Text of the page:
SportsPulse: Following their boycott of Game 5, the Milwaukee Bucks stood united in front of the media and explained why, in the aftermath of the Jacob Blake shooting, now is not the time for basketball.
KENOSHA, Wisconsin – Residents in Kenosha were cleaning up Thursday after four nights of demonstrations after the shooting of Jacob Blake, and attorneys for Blake called for police to protect protesters from “outside vigilante forces.”
A seven-year veteran of the Kenosha Police Department, Rusten Sheskey, shot Blake in the back seven times on Sunday, the Wisconsin Department of Justice said in its first description of the shooting. The U.S. Department of Justice also confirmed it has opened a civil rights investigation into the shooting.
The shooting has triggered widespread protests in Wisconsin and beyond, and NBA players decided in a Thursday morning meeting to try and keep playing inside the bubble one day after multiple professional sports teams and players refused to play games Wednesday, including the Milwaukee Bucks.
Vice President Mike Pence was dropped as a commencement speaker at a Wisconsin college Thursday after he condemned what he said were looters and rioters causing chaos in cities across the United States during his address at the Republican National Convention.
Wisconsin Gov. Tony Evers and Lt. Gov. Mandela Barnes gave a video address in response to the police involved shooting of Jacob Blake in Kenosha.
Here’s what we know Thursday:
Michigan National Guard on its way to Kenosha
Michigan Gov. Gretchen Whitmer authorized the use of two Michigan National Guard companies at the request of Wisconsin Gov. Tony Evers, she said in a news release Thursday evening.
“I am confident that our Guardsmen and women will work hard to keep our neighbors in Wisconsin safe while working to protect their First Amendment rights to peaceful assembly,” Whitmer said.
She can call the Guard back at any time, the release stated.
Earlier in the day, Evers announced National Guard troops from Arizona, Michigan and Alabama will add to the Wisconsin National Guard troops already in Kenosha.
Blake attorneys criticize police response to Blake vs. Rittenhouse
Attorneys representing Blake and his family released a statement calling for a timely and full investigation into Blake’s shooting, while also demanding authorities protect protesters from “outside vigilante forces” after two people were killed in Kenosha Tuesday night.
Civil rights attorney Ben Crump and co-counsels Patrick Salvi and B’Ivory Lamarr also drew a sharp distinction in how authorities’ interaction with Blake, who was shot multiple times in close range after police were called to a domestic incident, and their response to Kyle Rittenhouse, the 17-year-old from Illinois who is accused of fatally shooting two people and wounding a third.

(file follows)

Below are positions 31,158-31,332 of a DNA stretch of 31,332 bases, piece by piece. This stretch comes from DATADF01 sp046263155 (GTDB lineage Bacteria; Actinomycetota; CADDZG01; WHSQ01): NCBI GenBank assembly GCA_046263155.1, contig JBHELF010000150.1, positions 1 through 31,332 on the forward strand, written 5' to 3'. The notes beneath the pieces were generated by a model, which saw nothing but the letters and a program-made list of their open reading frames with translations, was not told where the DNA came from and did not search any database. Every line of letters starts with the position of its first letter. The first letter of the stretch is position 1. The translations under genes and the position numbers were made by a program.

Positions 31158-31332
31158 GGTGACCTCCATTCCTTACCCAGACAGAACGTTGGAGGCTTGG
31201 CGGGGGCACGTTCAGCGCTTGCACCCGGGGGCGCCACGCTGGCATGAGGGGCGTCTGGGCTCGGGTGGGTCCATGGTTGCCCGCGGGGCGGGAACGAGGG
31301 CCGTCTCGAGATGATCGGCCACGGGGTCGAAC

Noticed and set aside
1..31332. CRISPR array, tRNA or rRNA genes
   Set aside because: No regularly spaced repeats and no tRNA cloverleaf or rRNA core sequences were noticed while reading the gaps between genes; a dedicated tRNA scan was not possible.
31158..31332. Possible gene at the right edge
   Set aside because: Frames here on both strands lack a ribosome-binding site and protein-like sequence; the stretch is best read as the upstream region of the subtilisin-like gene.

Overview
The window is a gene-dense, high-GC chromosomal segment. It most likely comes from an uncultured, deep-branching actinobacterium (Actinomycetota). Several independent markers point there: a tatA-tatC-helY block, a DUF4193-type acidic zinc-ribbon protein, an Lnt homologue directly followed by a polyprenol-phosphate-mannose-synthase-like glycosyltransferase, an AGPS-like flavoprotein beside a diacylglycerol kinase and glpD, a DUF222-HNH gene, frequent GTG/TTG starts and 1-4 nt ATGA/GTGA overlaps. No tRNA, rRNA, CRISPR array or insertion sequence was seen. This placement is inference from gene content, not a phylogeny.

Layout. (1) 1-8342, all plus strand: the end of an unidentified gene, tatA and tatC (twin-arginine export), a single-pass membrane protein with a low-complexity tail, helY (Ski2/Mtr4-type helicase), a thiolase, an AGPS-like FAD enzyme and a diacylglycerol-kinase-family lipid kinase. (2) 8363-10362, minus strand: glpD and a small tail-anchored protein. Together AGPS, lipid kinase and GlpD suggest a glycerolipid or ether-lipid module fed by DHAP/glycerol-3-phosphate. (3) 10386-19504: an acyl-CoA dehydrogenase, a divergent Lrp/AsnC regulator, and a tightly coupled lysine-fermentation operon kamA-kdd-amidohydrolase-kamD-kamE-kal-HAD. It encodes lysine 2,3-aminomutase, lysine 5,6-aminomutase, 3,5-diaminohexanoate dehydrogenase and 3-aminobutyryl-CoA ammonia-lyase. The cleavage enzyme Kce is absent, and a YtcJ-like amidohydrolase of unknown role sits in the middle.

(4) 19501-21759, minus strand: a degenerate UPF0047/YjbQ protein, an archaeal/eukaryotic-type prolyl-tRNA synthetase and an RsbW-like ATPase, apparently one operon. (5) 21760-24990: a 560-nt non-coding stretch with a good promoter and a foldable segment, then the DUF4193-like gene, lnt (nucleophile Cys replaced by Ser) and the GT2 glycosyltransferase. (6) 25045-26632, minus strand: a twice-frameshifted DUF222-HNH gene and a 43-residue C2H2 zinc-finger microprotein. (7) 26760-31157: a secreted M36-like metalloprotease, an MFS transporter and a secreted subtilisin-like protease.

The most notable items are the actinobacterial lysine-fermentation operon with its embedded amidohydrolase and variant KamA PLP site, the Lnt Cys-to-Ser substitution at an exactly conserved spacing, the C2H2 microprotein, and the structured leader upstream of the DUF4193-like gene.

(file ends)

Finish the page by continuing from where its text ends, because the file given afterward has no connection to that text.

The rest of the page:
“They shot him seven times in the back in front of his children,” the attorneys statement read, referring to Blake.
But when it came to Rittenhouse, “local law enforcement and National Guardsmen allowed him to walk down the street with his assault weapon,” they said.
Kyle Rittenhouse: 17-year-old charged in Kenosha protest shootings considered himself militia
Video of the scene showed the shooter with a gun running toward an intersection in Kenosha where two squad cars and three armored police vehicles are approaching. On the video, someone can be heard yelling, “Hey, he just shot them! Hey, dude right here just shot them!”
The shooter slowed to a walk and raised his hands as he got close to the police vehicles. He waved at one, but it drove by. A second police vehicle also passed him. The shooter approached the passenger side of a parked squad car and then backed away. The video ended there.
Rittenhouse was arrested hours later in Antioch, about 20 miles southwest of Kenosha in Illinois, where he lives.
“This is the grossly unfair picture that Black Americans and all Americans who seek racial justice, including the Milwaukee Bucks, see and passionately object to,” Blake’s attorneys said.
More: A visual timeline of violence in Kenosha after police shooting of Jacob Blake
Community cleans up after peaceful protests in Kenosha
Archbishop Jerome Listecki led a group of priests in a public prayer Thursday morning in the Civic Center Park in Kenosha. The prayer was barely audible amid the noise of cleanup efforts.
Staff from Harborside Academy, a charter 6-12 school, picked up trash in the area before their 8:30 am meeting. Meanwhile, Principal William Haithcock distributed coffee and kringle to government cleanup workers, volunteers and even the news media.